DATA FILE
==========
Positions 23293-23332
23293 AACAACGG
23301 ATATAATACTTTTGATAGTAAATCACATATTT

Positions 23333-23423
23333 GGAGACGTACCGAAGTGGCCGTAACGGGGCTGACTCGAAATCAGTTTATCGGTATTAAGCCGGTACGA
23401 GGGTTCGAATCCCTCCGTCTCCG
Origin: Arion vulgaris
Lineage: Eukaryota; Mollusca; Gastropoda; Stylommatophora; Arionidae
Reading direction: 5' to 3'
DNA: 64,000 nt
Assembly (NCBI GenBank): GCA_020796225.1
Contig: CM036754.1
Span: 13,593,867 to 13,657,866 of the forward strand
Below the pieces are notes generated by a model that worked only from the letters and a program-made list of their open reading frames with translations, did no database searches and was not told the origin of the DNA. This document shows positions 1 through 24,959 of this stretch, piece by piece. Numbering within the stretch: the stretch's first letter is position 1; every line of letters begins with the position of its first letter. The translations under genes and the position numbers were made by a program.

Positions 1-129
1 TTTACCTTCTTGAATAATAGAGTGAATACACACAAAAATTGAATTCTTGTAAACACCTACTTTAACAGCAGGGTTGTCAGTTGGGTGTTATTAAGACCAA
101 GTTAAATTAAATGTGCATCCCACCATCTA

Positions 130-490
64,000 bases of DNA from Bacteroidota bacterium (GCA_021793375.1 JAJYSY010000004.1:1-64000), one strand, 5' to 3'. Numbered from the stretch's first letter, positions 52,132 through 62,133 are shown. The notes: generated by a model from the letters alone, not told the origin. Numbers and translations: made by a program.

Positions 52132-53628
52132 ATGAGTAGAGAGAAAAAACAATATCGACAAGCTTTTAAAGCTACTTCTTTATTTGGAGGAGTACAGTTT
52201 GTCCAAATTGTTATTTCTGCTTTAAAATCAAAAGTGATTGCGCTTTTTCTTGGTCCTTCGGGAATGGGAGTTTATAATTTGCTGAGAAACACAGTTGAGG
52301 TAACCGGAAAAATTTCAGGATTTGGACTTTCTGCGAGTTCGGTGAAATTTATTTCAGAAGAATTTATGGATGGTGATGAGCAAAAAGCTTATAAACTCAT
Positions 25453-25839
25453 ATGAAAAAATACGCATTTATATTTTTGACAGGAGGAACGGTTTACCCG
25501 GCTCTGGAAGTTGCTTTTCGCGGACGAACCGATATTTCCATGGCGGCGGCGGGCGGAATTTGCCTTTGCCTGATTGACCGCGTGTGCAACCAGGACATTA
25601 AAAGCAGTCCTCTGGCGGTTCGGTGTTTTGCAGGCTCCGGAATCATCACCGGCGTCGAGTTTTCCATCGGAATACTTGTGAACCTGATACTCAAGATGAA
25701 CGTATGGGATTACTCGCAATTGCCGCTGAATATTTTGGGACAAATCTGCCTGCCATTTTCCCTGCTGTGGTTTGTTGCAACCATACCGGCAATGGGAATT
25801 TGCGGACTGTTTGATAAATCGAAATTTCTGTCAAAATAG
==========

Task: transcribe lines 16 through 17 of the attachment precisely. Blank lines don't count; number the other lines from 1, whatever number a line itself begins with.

1 TTTACCTTCTTGAATAATAGAGTGAATACACACAAAAATTGAATTCTTGTAAACACCTACTTTAACAGCAGGGTTGTCAGTTGGGTGTTATTAAGACCAA
101 GTTAAATTAAATGTGCATCCCACCATCTA